Some of the highlights were:
- “When you’re designing your customer experience journey, you should view problems as goals. And adopt a transformation vision: bottom-up, using tech to understand your customers, and top-down, using tech to improve their experiences with your brand.” (David Levin, VP, Customer Experience & Digital Innovation, Bob’s Discount Furniture)
- “GenZrs are religious to brands, as they see it as an extension of who they are. However, brands must represent GenZrs values at first.” (Nadya Okamoto, Chief Brand Officer of JUV Consulting)
- “Within the Advertising Industry, only a few women are in power positions (11%). And when it comes to creative, it gets even worse. Without enough women having the chance to produce content, ads end up being much more likely to be gender-biased.” (Rachel Terrace, CMO of TIME’S UP)
- “Machine Learning is a program that consumes data and makes predictions. Artificial Intelligence is a program that considers predictions and takes an action. In Advertising, AI can be applied to audience discovery, dynamic creative, and predictive analytics.” (Jacob Grabczewski Head of Product, Copilot, Xaxis)
Last day of #AWNEWYORK and the desire to get the most out of it! Burnout x Resilience, Women: Decision Makers and Influencers, Future of Content Marketing, Brand Building and Experiential Engagement… What a day!
- “Accept that you’re not in control of anything besides your mind, your actions, and your will; this will give you real freedom.” (Lucio Ribeiro, Professor at RMIT in Marketing and A.I.)
“Podcasts are only good if they fit into your content strategy. It must have context. It shouldn’t be only about checking a box.” (Jamie Luke, Director of Content at The Foundry @ Meredith Corp)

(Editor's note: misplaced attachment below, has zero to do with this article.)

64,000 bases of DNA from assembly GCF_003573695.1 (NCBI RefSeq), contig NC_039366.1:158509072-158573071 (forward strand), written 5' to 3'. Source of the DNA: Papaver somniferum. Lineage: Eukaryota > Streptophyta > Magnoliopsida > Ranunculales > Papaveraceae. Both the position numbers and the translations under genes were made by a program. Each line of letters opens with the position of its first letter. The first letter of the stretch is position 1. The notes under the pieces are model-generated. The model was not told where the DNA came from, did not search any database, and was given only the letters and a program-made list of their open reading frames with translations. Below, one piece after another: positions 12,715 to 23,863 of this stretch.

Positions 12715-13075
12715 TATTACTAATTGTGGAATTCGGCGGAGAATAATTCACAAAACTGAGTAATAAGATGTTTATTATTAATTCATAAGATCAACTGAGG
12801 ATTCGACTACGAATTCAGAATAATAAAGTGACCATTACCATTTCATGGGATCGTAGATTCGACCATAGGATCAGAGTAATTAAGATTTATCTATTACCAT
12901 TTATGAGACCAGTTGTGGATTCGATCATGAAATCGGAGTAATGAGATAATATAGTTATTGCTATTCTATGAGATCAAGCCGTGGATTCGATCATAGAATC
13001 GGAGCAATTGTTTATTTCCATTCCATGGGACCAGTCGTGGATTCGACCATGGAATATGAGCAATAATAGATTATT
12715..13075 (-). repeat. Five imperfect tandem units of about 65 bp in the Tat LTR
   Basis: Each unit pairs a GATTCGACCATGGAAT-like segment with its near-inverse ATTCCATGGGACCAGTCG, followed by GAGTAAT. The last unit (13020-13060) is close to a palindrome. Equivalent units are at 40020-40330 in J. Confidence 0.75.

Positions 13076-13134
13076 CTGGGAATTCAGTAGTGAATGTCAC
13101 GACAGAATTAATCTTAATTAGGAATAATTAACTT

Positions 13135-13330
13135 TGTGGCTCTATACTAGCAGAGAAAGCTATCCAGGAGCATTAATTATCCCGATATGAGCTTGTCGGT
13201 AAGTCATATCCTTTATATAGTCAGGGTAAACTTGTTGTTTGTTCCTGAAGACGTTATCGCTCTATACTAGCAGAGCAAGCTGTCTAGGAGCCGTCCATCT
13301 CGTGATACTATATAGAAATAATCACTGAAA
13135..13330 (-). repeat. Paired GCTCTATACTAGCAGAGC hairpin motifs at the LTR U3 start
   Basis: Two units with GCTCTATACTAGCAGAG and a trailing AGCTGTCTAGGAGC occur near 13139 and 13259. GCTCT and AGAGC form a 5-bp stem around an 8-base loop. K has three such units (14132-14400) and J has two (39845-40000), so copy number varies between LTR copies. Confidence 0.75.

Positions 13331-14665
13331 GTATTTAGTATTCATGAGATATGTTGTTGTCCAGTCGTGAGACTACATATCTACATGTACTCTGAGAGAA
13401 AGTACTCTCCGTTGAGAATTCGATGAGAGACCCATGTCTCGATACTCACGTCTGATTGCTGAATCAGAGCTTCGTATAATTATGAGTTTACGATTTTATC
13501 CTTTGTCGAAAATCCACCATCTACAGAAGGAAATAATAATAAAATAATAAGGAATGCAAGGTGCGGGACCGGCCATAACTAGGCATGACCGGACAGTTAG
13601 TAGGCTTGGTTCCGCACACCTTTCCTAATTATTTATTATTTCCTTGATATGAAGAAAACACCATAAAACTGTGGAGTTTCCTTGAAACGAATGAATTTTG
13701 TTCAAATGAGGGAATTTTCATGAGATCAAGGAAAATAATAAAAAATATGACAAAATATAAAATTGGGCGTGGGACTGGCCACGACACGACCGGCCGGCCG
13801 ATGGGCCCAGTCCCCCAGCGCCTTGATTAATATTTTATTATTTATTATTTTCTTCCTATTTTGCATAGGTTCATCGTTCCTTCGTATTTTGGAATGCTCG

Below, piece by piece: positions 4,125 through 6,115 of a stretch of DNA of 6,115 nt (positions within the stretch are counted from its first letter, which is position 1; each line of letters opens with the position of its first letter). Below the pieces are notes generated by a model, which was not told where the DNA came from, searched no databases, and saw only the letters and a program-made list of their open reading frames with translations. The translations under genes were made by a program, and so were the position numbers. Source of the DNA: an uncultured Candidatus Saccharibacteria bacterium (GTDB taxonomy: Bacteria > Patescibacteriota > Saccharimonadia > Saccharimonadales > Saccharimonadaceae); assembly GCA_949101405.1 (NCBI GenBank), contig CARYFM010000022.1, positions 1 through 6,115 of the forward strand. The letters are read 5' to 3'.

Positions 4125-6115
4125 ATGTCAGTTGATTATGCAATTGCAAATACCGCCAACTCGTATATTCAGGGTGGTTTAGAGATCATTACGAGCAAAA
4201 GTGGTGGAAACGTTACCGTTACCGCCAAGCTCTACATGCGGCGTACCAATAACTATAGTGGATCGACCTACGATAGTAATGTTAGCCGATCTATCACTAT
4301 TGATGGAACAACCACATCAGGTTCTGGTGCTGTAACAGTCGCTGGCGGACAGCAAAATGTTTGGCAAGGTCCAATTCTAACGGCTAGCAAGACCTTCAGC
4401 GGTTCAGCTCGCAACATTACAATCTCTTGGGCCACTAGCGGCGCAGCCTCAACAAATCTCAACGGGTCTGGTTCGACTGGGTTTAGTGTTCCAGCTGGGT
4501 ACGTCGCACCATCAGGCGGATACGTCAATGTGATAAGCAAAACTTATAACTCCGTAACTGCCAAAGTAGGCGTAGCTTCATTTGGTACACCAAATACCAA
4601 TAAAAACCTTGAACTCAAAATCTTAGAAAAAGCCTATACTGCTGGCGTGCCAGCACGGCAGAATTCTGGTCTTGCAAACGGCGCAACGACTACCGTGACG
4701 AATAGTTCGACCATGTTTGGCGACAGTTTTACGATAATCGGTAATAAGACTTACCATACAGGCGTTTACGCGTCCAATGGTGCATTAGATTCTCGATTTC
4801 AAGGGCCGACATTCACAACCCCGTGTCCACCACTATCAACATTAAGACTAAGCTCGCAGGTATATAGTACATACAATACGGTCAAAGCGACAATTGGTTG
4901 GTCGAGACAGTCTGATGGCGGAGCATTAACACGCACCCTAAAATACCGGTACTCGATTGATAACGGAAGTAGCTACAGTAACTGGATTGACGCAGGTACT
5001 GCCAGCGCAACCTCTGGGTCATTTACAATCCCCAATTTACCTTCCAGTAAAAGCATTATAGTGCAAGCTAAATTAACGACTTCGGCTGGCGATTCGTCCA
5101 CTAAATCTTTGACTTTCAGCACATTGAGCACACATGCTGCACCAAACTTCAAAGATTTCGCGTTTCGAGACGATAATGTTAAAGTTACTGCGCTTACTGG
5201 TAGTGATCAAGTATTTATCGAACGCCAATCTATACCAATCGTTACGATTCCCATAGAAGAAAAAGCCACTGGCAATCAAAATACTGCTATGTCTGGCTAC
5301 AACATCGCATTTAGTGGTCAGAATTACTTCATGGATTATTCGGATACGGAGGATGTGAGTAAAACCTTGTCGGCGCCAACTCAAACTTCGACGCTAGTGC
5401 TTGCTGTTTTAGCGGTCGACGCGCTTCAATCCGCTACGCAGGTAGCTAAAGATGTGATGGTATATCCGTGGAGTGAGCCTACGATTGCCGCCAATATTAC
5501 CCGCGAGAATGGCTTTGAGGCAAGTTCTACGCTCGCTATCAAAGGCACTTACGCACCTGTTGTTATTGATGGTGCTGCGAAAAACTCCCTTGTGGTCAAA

- “The future of content will focus more on what people/influencers are creating/crafting instead of how many people they are reaching. It’s about quality instead of quantity.” (Julie Hochheiser Ilkovich, Co-Founder at Masthead Media Company)
- “Brands want to be out there sharing content about themselves; however it’s more important to first understand what consumers are looking for, which phase they are in the consumer journey, and deliver the type of content they need – so you can truly engage them.” (Stephanie Stahl, VP at Content Marketing Institute)
- “You learn the most from the people you like the least. Difficult people teach you what not to do and also how to do extraordinary things.” (Sarah Ivey, Founder at Agents of Necessity)
Finally, here is an example of what happens when women are in power in the ad industry. Coors Light launched the first beer ad focused on women as consumers: “The Official Beer of Being Done Wearing a Bra.” The idea was not to exclude men but to include women in the conversation. Watch the ad.
Chelsea Parker is the Senior Marketing Manager behind it.
“When we developed this campaign, we made a conscious decision to focus on real moments — things our consumers were actually doing. Taking your bra off at the end of a long day is one of those moments that really resonated. By choosing to feature occasions that feel surprising for beer advertising, we’re hoping to forge more authentic connections with our drinkers.”
What more can I say?
Attending such an exciting event and learning about the future of advertising from such amazing speakers was just… mind-blowing!
It was also one of those life opportunities for me to get out of my routine and put myself in some uncomfortable situations:
- I was travelling to a city I’ve never been to before (New Jersey);
- I’ve been one time in New York before, but now I was walking around the city without data to access the internet;
- I had offline maps, yeah. But I still got lost multiple times – which was great because I got to accidentally discover different places;
- I was alone out there, and as a shy person, I confess it scared me at first. But, I just ignored my fears and once I was there, I enjoyed the opportunity to talk to different people, why not? 🙂
I can say that after all the experiences and learnings I went through those four days, I left Advertising Week feeling more human, more energized, and more prepared to face the challenges that are yet to come.
“Vulnerability sounds like truth and feels like courage. Truth and courage aren’t always comfortable, but they’re never weakness.”
― Brené Brown
A special thanks to Centennial College for the bursary that helped me to attend Advertising Week 🙂